Today, a small but vocal number of people have taken it upon themselves to attempt to destroy John’s legacy by creating serious and inexcusable allegations about him, using various ill-informed online sources. This saddens me, and not only because many of these claims can easily be debunked with a little research. I disagree with referring to John (or anyone, for the record), as a saint – John certainly was not one. (He was an incredibly complex man, by many accounts, and to reduce him to a caricature of a perfect “angel” who served solely to protest for peace is erasing all the other interesting things about him.) Seeing one’s role-model as a divine figure and worshipping them blindly is not particularly healthy. But barely anyone is a saint. No-one is perfect, and this is something humanity knows well – so why should we expect the impossible from our heroes and leaders? Whilst some of John’s behaviour shouldn’t be condoned, people need to remember the myriad of good things he did, as well – these outweigh the (truthful) bad. He made beautiful music; he wrote great lyrics, and hilarious books; he was a wonderfully positive political influence, even if just for getting young people to think about the subject; he’s been described as intelligent, witty and a genuinely nice guy by many people who knew him; he was in the greatest band that ever was, and probably ever will be. Our world would be a lesser place if it wasn’t for his contributions.

And so, a very happy – and very, very belated! – birthday to my favourite Beatle, John Lennon. Thank you for inspiring me, and for your wonderful influence on our world. 🙂

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Making Mixtapes…

The disappearance of mixtapes is sad, in my opinion. Making someone a YouTube playlist of their favourite tunes is a nice gesture, but it doesn’t seem to have as much thought and effort behind it. Plus, nothing beats listening to “physical” music.

So, in keeping with my mixtape-ish mood, I thought I’d make just that! Of course, for the sake of the Internet, a YouTube playlist will have to do, but anyway… And in keeping within the general theme of this blog, my mixtape will consist of all the songs from the ’60s and ’70s that are most important to me. So, here goes…

‘I’m Only Sleeping’, ‘Happiness Is A Warm Gun’, ‘Here There and Everywhere’, ‘You Never Give Me Your Money’, ‘While My Guitar Gently Weeps (Anthology 3 Version)’ & ‘Long, Long, Long’: The Beatles

Revolver

‘I’m Only Sleeping’ is perhaps my most important Beatles song. I first heard it in late 2013, and was captivated by its psychedelic, lazy vibe, unlike anything I’d ever heard before. But in August 2014, I was listening to Revolver on vinyl, and the song came on. I felt a love for the music that I’d never felt before, and I realised just how special it was. I’d called The Beatles my favourite band for over a year prior, but it was only then that I knew what it meant…

‘Happiness Is A Warm Gun’ is my current favourite Beatles song. I love how, in under three minutes, it covers the history of rock’n’roll. Stretching from psychedelic imagery to Zeppelin-esque hard rock to a doo-wop parody, plus one of John’s best vocal performances, it’s definitely one of The Beatles’ best!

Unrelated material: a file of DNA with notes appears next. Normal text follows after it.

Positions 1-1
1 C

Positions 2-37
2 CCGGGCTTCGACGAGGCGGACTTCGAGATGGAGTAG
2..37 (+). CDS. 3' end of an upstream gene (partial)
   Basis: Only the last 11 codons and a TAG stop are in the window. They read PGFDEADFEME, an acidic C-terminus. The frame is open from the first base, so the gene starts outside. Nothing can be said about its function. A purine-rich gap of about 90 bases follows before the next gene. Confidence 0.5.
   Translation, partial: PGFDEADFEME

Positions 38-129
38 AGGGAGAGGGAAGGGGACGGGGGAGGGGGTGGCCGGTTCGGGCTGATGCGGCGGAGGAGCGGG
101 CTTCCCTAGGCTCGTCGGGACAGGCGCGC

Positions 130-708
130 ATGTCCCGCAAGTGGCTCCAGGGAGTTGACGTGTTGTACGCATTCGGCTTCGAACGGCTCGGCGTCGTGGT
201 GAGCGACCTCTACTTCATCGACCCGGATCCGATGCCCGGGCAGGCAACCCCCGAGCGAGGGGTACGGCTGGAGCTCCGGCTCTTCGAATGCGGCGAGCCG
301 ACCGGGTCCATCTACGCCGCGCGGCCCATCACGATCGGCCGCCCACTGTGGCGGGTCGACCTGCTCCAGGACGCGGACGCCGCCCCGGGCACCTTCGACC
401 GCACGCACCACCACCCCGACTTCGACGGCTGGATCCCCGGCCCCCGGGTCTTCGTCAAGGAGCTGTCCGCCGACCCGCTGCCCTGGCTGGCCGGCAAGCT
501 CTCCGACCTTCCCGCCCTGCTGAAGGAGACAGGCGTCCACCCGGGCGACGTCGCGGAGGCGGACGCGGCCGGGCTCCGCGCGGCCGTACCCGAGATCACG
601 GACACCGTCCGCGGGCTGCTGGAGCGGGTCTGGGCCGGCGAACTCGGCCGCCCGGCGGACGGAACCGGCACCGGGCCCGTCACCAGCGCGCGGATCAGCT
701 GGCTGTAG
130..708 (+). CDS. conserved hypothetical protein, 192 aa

‘Here, There & Everywhere’ was one of John’s and Paul’s favourite Beatles songs, and it’s my favourite Paul-penned song. It has such a delicate vibe to it. The vocals from all parties are hypnotically beautiful – not to even mention the drums, and bass… A wondrous song!

‘Long, Long, Long’ & the Anthology 3 version of ‘While My Guitar Gently Weeps’ are both folky, George-written tunes from the White Album era. The former has long been a favourite of mine. In contrast to the cacophony of ‘Helter Skelter’ before it, it’s a beautifully peaceful tune, with the wonderful guitar, organ and drums among its highlights. The latter song is my favourite version of the tune. Whilst I love the official version, with its Clapton-played lead guitar, there isn’t much better than the gentle acoustic guitar and the shimmery organ of the Anthology 3 version, for me…

‘My Generation’, ‘The Real Me’, ‘I’m Free’ & ‘See Me, Feel Me’: The Who

Thewho-therealme1

Though I love the musical work from each Who member on ‘My Generation’ (John Entwistle’s bass, in particular!), my favourite part of the song is the lyrics. Where I live, among the mainstream media’s favourite pastimes is criticising anyone under the age of 30. ‘My Generation’, like the generations before who listened to the song, made for a good antidote to their criticism & generalisations.

‘The Real Me’ is my favourite Who song at the moment. Like most of their tunes, the guitars/bass/drums/vocals are amazing – one of my favourite things about the band is how each band member was really good at what they did. The perfect opener to one of my favourite Who albums, Quadrophenia!

‘I’m Free’ & ‘See Me, Feel Me‘ are both from Tommy, my other favourite Who album.The former is a rocker, with a standout rhythm guitar performance from Pete Townshend. It’s only recently that I began to listen to it more “in-depth”, but since I have, it has quickly become a favourite. The latter in contrast, was one of my original favourites. Roger Daltrey’s falsetto vocals and Keith Moon’s drums during the “listening to you” chorus, in particular, make the song a very deserved classic…